Mobilizing Ebola survivors could help contain the epidemic faster, experts say in an editorial published this week in the International Journal of Epidemiology.
In the editorial, researchers from the Departments of Psychiatry and Epidemiology at Columbia University in New York describe four main reasons why Ebola survivors are critical to controlling the outbreak in West Africa, where more than 18,00 people have already been infected with the virus and at least 6,500 have died from it.
The first of these reasons is that people who have recovered from their infection have developed immunity to the current strain of Ebola, which makes them able to care for sick people with little to no risk of becoming infected again.
“In a sense survivors are the only people in the world who are ‘vaccinated’ against further Ebola infection with the strain in circulation,” says Dr. Zena Stein, of the HIV Center for Clinical and Behavioral Studies at the New York State Psychiatric Institute and Joseph Mailman School of Public Health at Columbia University. “This uniquely positions them to mediate between the infected and uninfected and between local people and foreign responders.”
The second reason outlined by Dr. Stein and colleagues is that survivors could be valuable blood donors. Their antibodies may have protective properties and could also improve the chances of survival in those infected with Ebola.
The rationale behind the approach is that blood from recovered patients contains antibodies and other components that may help the transfused patient fight off the virus. Antibodies are produced by the body’s immune system to fend off harmful things such as viruses. They remain in the blood ready to fight off any future infections by the same foreign substance.
Blood from survivors of diseases including bird flu and anthrax has been used in the past when doctors ran out of options and seems to work best in diseases where there’s a toxin, such as anthrax and tetanus. However, research has not yet demonstrated the effectiveness of this kind of immunotherapy for Ebola.
Communities may be more receptive to local Ebola survivors than foreign caregivers
There is a cultural dynamic behind the authors’ third reason. Ebola survivors in afflicted countries often speak local languages, and communities may be more receptive to their aid than foreign responders.
The authors consider that their cultural position would allow Ebola survivors to care in both medical and home-based settings. In addition, training and employment as caregivers would allow Ebola survivors to have an important source of income during a period that has seen increasing poverty and Ebola-related stigmatization.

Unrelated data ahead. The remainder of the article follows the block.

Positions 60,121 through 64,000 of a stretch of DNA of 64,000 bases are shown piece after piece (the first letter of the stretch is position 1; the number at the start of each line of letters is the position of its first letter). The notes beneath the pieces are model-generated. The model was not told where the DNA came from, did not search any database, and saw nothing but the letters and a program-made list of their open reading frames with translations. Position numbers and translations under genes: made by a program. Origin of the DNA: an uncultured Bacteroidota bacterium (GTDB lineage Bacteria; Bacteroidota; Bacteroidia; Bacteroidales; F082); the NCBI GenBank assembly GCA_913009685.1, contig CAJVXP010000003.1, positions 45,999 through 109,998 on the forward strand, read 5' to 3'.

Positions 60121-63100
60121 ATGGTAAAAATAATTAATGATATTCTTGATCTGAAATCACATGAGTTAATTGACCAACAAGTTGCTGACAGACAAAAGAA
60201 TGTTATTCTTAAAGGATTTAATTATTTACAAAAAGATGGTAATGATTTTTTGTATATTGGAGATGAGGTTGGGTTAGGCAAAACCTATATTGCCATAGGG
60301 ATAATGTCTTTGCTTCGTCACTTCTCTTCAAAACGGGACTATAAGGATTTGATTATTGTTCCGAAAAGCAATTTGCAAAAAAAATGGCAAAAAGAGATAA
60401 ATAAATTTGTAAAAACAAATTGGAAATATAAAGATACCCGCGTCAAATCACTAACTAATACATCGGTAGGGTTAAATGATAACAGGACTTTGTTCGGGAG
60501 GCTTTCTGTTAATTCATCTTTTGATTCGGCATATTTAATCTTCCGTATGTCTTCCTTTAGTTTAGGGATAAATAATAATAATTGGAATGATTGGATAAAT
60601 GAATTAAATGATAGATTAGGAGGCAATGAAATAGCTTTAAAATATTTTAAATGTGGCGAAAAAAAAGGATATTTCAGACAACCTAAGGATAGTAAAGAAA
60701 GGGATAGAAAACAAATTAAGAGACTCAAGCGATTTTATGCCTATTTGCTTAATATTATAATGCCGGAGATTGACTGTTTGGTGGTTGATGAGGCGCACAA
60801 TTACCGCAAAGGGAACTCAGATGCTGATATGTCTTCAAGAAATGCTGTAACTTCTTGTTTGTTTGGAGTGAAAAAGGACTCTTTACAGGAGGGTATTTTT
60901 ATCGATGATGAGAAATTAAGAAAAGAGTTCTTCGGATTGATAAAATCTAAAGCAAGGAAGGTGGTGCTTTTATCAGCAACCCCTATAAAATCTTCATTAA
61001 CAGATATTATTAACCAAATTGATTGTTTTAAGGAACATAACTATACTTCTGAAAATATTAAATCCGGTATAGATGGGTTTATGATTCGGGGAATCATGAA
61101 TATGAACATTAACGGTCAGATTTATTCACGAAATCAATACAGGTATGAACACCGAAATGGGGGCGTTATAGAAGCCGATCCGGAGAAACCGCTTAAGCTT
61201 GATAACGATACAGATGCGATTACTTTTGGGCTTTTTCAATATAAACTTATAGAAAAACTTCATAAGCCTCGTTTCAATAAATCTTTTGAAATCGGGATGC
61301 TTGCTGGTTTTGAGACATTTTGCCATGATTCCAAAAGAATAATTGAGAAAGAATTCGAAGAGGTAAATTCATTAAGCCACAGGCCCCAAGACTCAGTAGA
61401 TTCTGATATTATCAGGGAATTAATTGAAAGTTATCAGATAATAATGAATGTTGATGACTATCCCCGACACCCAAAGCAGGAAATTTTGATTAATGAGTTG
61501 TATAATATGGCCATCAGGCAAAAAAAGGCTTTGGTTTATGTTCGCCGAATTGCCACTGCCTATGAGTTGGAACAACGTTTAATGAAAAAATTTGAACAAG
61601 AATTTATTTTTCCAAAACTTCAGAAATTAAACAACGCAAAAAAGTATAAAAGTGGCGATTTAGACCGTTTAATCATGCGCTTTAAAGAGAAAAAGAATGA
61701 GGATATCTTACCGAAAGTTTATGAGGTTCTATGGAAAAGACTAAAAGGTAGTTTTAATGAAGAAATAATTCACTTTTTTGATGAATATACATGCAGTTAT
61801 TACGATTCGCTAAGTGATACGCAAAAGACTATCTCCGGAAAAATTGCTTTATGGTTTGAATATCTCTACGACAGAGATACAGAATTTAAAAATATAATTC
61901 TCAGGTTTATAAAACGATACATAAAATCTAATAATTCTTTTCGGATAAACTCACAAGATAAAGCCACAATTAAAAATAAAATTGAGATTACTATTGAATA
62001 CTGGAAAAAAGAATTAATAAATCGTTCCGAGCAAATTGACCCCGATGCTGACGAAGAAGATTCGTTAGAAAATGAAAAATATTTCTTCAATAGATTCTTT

The fourth and final reason behind the experts’ rationale of mobilizing Ebola survivors, is that survivors may be able to generate a vital community-based response to the epidemic.
The authors explain:
“Community-initiated actions in epidemics are recognized as important to public health, and have already been proven successful in an African context. For instance, the Treatment Action Campaign in South Africa has generated an effective, nationwide social movement among those HIV-positive, stigmatized and deprived of treatment. A movement among Ebola survivors could establish their effectiveness as advocates and educators, countering stigma and building community trust.”
Survivors could be identified through medical records, community leaders and public messages, the editorial suggests. Once their immunity is verified using blood tests, interested survivors could be trained as caregivers. This would allow staff who are not immune to move to positions where their exposure to Ebola is minimized. It has also been suggested that natural immunity to Ebola may be present in some members of the population who are exposed to the virus but never succumb to it or show symptoms of being infected.
“Slowing and then stopping the spread of Ebola in West Africa is not only crucial to the region, but also to public health around the world,” says Dr. Stein, “as demonstrated by the recent spread of the virus to Spain and the US. But overcoming the crisis wrought by Ebola will require sustained action, cultural insight and cooperation among affected communities and international responders.”
In October, scientists announced plans to start testing whether the blood of Ebola survivors can help infected patients fight off the disease. Trials are scheduled to start by the end of the year.